For more than 25 years, the best part of my job has been working beside CTI's extraordinary people like these. Together we experience rich dialogue, hearty laughter, lively correspondence, agonizing decision-making, and fervent prayers for each other and the church. Deeply aware of our rich editorial heritage, we humbly solicit your prayers that we might edit and serve effectively.

Related Elsewhere

Read more on Billy Graham at the Billy Graham Evangelistic Association Web site.

Christianity Today sister publication Christian History has a biographical sketch of Graham as part of its " 10 Most Influential Christians of the 20th Century " issue.

J.I. Packer is a professor of theology at Regent College in Canada.

Read a Packer biography or bibliography at InterVarsity Press's author index.

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Read an excerpt from Alistair McGrath's J. I. Packer, A Biography , that originally appeared in our sister publication Books and Culture [print only].

Read Christianity Today 's " Knowing Packer: The lonely journey of a passionate Puritan " by Wendy Murray Zoba or " The Last Puritan " by Mark Noll.

Christianity Today articles by Packer include:

Is Satan Omnipresent? | If not, how does he tempt many people at one time?

Still Surprised by Lewis | Why this nonevangelical Oxford don has become our patron saint. (Sept. 7, 1998)

Thank God for Our Bibles | While Scripture comes in many flavors today, we can still trust these translations to give us God's Word. (Oct. 27, 1997)

Our Lifeline | The Bible is the rope God throws us in order to ensure that we stay connected while the rescue is in progress. (Oct. 28, 1996)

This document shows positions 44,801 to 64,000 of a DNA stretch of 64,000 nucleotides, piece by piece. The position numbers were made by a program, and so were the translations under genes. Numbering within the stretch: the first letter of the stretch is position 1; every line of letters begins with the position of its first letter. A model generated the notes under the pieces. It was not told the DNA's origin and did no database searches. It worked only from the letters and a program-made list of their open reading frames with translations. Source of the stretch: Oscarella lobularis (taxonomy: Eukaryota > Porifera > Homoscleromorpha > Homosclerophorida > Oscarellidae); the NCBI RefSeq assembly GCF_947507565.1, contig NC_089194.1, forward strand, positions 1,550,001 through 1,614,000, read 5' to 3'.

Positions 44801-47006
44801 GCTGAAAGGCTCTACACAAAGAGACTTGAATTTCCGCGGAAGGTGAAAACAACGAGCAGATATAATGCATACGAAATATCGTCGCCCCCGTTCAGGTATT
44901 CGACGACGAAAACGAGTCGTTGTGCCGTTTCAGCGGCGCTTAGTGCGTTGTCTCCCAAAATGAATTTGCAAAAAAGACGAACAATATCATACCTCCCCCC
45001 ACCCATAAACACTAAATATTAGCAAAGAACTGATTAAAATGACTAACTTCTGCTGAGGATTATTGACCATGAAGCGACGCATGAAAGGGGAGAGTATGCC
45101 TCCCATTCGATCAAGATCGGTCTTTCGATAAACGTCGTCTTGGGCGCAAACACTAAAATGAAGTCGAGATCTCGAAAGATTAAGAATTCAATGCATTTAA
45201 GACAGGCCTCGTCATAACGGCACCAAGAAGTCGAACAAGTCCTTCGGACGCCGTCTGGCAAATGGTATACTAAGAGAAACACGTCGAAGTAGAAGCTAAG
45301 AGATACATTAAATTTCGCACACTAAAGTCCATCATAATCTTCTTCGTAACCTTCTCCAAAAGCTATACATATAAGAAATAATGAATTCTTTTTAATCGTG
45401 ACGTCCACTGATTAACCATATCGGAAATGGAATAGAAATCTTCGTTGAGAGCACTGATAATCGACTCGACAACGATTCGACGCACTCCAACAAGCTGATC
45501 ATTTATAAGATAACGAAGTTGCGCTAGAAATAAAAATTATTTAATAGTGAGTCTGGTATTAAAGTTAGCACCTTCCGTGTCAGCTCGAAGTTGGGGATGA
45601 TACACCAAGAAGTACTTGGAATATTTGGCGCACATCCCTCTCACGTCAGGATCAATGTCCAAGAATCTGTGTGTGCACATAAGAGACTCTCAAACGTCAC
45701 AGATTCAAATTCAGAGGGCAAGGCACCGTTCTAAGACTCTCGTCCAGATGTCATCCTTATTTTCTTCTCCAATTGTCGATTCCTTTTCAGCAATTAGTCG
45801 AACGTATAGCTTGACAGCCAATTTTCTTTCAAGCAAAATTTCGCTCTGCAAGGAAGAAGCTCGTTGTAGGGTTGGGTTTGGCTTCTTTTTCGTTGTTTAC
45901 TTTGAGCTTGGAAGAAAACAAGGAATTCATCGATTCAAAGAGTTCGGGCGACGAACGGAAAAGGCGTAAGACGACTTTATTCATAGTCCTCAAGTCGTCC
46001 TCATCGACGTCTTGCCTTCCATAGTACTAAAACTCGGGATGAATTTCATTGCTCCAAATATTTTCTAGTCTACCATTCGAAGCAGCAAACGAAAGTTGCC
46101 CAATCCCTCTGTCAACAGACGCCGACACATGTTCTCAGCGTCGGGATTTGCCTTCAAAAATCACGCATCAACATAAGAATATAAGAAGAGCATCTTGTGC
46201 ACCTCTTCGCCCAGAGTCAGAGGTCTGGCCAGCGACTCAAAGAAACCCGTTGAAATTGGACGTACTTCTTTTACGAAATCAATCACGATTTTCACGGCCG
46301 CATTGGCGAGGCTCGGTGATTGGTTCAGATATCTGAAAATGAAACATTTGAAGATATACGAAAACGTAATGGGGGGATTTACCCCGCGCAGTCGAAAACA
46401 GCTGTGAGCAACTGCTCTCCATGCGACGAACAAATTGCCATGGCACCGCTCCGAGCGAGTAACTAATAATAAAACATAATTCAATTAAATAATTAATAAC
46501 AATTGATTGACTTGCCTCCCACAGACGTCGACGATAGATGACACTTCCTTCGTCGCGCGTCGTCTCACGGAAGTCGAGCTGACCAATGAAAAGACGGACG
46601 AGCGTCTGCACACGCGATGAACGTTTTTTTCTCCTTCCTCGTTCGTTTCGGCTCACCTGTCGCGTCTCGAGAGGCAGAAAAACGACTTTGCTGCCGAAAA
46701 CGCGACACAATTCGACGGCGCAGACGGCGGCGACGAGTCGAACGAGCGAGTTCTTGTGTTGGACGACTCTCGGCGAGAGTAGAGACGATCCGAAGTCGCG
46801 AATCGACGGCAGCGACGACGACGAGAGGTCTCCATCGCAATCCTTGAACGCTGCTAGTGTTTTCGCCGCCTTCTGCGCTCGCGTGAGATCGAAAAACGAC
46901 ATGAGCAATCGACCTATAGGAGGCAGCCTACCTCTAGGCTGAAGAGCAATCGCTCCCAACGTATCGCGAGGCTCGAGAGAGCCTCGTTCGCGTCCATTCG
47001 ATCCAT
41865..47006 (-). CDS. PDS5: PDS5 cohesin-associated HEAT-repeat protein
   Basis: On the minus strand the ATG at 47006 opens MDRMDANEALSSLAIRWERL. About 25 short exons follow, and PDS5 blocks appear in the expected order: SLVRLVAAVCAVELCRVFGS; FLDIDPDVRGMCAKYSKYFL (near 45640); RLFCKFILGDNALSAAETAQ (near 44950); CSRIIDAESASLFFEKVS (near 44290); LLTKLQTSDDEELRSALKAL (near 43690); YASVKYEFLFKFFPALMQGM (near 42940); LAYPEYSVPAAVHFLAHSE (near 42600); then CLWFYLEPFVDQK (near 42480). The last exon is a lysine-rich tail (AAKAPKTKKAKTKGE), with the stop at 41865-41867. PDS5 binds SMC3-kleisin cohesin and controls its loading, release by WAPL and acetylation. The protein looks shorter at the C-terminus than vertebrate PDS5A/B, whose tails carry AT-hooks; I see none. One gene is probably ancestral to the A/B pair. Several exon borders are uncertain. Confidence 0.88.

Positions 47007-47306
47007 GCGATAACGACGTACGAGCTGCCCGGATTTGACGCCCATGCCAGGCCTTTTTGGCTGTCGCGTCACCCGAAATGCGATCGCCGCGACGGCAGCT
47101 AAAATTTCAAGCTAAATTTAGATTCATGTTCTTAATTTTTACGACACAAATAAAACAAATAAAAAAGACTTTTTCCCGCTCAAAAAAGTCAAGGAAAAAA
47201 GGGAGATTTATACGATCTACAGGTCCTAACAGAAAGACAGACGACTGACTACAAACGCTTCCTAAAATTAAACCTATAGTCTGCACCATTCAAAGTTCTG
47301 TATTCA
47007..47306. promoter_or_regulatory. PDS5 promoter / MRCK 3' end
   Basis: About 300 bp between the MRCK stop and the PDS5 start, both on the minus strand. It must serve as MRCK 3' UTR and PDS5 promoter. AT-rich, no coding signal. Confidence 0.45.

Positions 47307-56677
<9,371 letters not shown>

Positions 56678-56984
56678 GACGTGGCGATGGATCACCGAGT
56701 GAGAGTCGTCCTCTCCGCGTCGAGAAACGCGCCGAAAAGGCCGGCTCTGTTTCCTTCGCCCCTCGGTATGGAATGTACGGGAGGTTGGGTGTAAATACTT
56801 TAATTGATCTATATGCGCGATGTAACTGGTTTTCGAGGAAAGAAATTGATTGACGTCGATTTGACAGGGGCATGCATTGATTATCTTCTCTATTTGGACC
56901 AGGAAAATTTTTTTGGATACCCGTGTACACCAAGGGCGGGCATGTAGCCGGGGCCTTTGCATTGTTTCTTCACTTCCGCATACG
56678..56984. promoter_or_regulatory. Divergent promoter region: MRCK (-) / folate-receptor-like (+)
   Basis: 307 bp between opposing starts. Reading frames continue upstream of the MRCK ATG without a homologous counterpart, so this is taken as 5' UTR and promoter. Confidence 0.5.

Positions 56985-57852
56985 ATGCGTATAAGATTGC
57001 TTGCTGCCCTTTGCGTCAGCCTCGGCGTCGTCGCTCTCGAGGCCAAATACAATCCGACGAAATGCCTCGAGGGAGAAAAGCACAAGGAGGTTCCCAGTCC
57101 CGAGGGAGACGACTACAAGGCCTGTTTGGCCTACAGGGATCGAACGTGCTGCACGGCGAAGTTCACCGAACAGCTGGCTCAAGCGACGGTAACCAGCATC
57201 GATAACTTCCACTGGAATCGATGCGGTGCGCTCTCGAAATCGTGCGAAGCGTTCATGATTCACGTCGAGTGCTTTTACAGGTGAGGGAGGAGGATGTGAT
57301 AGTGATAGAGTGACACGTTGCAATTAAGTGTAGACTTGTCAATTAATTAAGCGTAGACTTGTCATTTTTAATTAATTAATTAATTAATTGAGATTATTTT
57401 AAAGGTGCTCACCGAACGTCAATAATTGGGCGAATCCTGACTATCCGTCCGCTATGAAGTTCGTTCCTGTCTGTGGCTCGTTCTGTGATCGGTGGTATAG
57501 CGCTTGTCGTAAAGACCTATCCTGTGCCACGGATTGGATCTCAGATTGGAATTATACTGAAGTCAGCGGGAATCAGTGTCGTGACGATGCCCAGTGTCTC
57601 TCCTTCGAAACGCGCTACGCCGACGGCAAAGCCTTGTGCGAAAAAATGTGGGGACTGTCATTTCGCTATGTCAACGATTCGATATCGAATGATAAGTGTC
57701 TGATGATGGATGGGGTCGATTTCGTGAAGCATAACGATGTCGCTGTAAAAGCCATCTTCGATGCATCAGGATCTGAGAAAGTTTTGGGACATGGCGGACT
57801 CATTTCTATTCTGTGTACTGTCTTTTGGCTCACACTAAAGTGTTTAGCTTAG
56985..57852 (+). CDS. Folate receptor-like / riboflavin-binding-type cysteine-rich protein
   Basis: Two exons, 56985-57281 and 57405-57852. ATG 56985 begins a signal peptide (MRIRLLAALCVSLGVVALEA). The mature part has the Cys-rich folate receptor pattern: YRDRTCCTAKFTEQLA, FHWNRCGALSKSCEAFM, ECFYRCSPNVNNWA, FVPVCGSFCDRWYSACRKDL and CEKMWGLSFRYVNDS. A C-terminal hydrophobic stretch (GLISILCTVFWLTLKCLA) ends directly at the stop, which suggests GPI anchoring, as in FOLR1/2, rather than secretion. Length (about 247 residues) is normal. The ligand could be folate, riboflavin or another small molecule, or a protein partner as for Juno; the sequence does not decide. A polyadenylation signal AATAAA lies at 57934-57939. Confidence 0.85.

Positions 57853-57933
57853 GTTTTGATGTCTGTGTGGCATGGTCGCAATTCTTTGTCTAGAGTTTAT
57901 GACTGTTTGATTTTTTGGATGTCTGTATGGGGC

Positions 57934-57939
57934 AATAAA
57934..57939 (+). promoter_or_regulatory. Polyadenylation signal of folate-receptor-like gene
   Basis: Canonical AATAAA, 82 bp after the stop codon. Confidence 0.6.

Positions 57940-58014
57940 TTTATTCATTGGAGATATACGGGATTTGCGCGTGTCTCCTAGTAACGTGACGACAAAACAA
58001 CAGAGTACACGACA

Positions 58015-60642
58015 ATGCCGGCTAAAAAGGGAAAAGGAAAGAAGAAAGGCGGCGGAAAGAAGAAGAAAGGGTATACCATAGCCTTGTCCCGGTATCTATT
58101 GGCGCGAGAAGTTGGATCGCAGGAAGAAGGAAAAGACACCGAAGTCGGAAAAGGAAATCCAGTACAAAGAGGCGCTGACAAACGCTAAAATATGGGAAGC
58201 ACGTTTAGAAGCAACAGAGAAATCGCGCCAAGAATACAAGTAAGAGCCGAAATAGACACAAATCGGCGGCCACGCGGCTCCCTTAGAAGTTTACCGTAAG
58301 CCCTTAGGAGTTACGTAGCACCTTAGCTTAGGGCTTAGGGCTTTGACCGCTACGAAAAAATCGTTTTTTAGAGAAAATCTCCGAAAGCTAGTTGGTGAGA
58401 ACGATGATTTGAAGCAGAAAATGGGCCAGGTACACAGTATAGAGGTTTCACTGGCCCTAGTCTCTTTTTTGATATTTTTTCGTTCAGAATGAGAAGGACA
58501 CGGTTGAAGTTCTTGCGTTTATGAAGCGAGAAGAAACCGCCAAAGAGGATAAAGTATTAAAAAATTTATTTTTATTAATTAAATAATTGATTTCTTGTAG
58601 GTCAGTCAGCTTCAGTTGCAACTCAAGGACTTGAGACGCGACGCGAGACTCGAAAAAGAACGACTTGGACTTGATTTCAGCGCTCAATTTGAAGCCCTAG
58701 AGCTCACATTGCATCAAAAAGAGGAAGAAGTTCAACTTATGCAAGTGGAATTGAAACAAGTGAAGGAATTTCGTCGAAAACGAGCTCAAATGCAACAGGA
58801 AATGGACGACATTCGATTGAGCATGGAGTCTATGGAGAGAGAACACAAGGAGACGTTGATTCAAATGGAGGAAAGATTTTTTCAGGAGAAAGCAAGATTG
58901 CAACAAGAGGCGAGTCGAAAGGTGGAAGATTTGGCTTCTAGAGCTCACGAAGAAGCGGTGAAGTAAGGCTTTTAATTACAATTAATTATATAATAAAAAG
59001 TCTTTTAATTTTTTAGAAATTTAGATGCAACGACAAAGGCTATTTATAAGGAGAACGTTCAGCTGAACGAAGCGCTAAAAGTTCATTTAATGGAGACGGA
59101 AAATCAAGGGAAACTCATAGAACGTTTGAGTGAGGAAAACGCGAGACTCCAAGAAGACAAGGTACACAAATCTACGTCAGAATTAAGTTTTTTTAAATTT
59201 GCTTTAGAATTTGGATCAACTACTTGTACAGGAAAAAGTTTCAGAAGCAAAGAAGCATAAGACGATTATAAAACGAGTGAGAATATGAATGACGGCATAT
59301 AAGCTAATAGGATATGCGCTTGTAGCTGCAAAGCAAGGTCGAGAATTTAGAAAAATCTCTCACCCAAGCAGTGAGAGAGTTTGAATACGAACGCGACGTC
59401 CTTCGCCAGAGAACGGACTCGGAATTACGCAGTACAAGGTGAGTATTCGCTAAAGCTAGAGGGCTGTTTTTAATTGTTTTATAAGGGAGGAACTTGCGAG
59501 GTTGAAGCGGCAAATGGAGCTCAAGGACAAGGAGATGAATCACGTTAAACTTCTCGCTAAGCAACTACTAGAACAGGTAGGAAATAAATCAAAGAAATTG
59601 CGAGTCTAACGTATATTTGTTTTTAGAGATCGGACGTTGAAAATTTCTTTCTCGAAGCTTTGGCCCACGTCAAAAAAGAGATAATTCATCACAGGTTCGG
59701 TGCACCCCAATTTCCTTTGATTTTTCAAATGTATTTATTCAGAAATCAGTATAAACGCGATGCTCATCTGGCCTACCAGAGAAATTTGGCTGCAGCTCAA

Timothy George is the founding dean of Beeson Divinity School .

Christianity Today articles about and by Timothy George include:

Big Picture Faith | From the first nanosecond to the final cry of victory, and every divine moment between— all is charged with meaning. (Oct. 19, 2000)

The Gospel Statement Revisited | an interview with Timothy George. (Feb. 11, 2000)

Why We Still Need Moody | The man who invented modern evangelicalism. (Dec. 22, 1999)

A Theology to Die For | Theologians are not freelance scholars of religion, but trustees of the deposit of faith. (Feb. 9, 1998)

The Future of Evangelical Theology | Roger Olson argues that a division between traditionalists and reformists threatens to end our theological consensus. (Feb. 9, 1998)

Why We Still Need Luther | Four hundred fifty years after his death, Martin Luther can still inspire and guide us. (Oct. 28, 1996)

Tom Oden is a professor of theology at Drew University .

Christian History interviewed Oden about " The Search for the Biblical Jesus ."

Christianity Today articles by Oden include:

Mainstreaming the Mainline | Methodist evangelicals pull a once 'incurably liberal' denomination back toward the orthodox center. (Aug. 18, 2000)
The Future of Evangelical Theology | Roger Olson argues that a division between traditionalists and reformists threatens to end our theological consensus. (Feb. 9, 1998)
The Real Reformers are Traditionalists | If there is no immune system to resist heresy, there will soon be nothing but the teeming infestation of heresy. (Feb. 9, 1998)